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Six Facts Everyone Considering IVF Should Know About PGS


Preimplantation genetic screening (PGS) is a type of genetic testing which is increasing in use as part of IVF cycles. Here are a few facts you should know if you are considering IVF.

  1. PGS Screens for Chromosome Abnormalities

PGS tests whether an embryo has the correct number of chromosomes and which chromosomes are present. Abnormalities like too few or too many chromosomes are known as aneuploidy. Chromosome abnormalities are responsible for Down syndrome and Edwards syndrome as well as 60  percent of miscarriages.  PGS can also detect translocations, a defect caused when an individual’s chromosomes are rearranged. A person can be a carrier for balanced translocations without having symptoms. If a patient is identified to be a carrier of a translocation, they are at higher risk for miscarriage or a failed IVF cycle.

  1. PGS Does Not Screen for Specific Diseases; PGD Does

Another type of genetic testing, preimplantation genetic diagnosis (PGD) screens embryos for specific genetic diseases. This test is important if you or your partner have a history of a genetic disease in your family or are a carrier for a genetic disease and you want to diagnose the embryos for that condition.

  1. You Need Multiple Embryos for Testing

PGS is performed by removing a few cells from day 3 or day 5 embryos in the IVF lab and sending them to the laboratory that performs the test. Usually the embryos are frozen while waiting for the test results.  The more embryos you have, the better your chances that at least one will have a normal chromosome count and be appropriate for transfer.  Women who are older and using their own eggs may need more than one IVF cycle to produce multiple eggs and embryos, since they may not respond as strongly to the fertility medications that stimulate egg production.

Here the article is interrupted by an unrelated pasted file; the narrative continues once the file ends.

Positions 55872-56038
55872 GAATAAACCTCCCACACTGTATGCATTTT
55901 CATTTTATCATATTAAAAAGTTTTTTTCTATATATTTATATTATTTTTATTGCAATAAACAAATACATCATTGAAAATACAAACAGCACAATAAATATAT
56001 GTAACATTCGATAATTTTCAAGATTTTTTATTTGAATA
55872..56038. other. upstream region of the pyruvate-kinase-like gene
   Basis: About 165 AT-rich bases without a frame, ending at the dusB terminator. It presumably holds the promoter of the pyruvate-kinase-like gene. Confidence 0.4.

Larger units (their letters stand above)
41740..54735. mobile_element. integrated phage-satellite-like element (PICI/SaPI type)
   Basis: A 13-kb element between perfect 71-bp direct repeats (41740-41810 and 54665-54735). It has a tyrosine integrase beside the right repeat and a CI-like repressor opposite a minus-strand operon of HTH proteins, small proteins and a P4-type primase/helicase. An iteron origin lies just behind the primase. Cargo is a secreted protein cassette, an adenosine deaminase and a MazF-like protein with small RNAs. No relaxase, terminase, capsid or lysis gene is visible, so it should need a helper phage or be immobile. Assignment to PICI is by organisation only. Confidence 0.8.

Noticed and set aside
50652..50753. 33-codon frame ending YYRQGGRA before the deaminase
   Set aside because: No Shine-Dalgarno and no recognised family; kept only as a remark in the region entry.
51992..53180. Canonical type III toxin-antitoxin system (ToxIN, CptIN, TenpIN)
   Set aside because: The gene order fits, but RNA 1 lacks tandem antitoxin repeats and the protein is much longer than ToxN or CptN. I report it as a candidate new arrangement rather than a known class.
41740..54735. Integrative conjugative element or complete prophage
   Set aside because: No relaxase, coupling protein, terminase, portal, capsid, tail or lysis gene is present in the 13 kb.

1. PGS Can Help If You’ve Had Multiple Miscarriages or Failed IVF Cycles

Failed IVF cycles and miscarriages are often caused by chromosome abnormalities.

Recent research has found that screening embryos with PGS and transferring only the ones that are chromosomally normal can increase IVF success rates by as much as 23 percent. There hasn’t been a large, randomized study yet on the effect of PGS on miscarriage rates, but some fertility centers have observed large decreases in the number of miscarriages when PGS is used.

  1. PGS Is Not For Everyone

You may ask, if PGS seems to be such an effective way to find the best quality embryos for transfer, why isn’t it recommended for everyone who’s having IVF treatment? Research studies, especially of PGS with Next Generation Sequencing technology which is only a few years old, have not yet been done on a widespread basis.  Medical practice generally doesn’t change until a procedure or test has been proved to be effective by large, randomized clinical trials.  Where PGS has been shown to be most effective so far is with couples who have had multiple miscarriages or failed IVF cycles and women who are older and using their own eggs.  Women under 35 generally have a low percentage of eggs with abnormal chromosomes, so PGS screening would not be necessary for IVF success.

  1. Cost of PGS

PGS costs are in addition to those of the IVF cycle and fertility medications. These expenses include the cost of the cell biopsy at the IVF  lab, nationally in the range of $1500 – $3,000, and the cost charged by the genetic testing company, which ranges from $1,000 to $3,500, depending on the number of embryos tested.  The genetic testing company often includes genetic counseling in their services, both before and after the test results.  The counselor will help you understand and deal with the emotions and stresses of genetic testing, so you can cope with the feelings that may arise.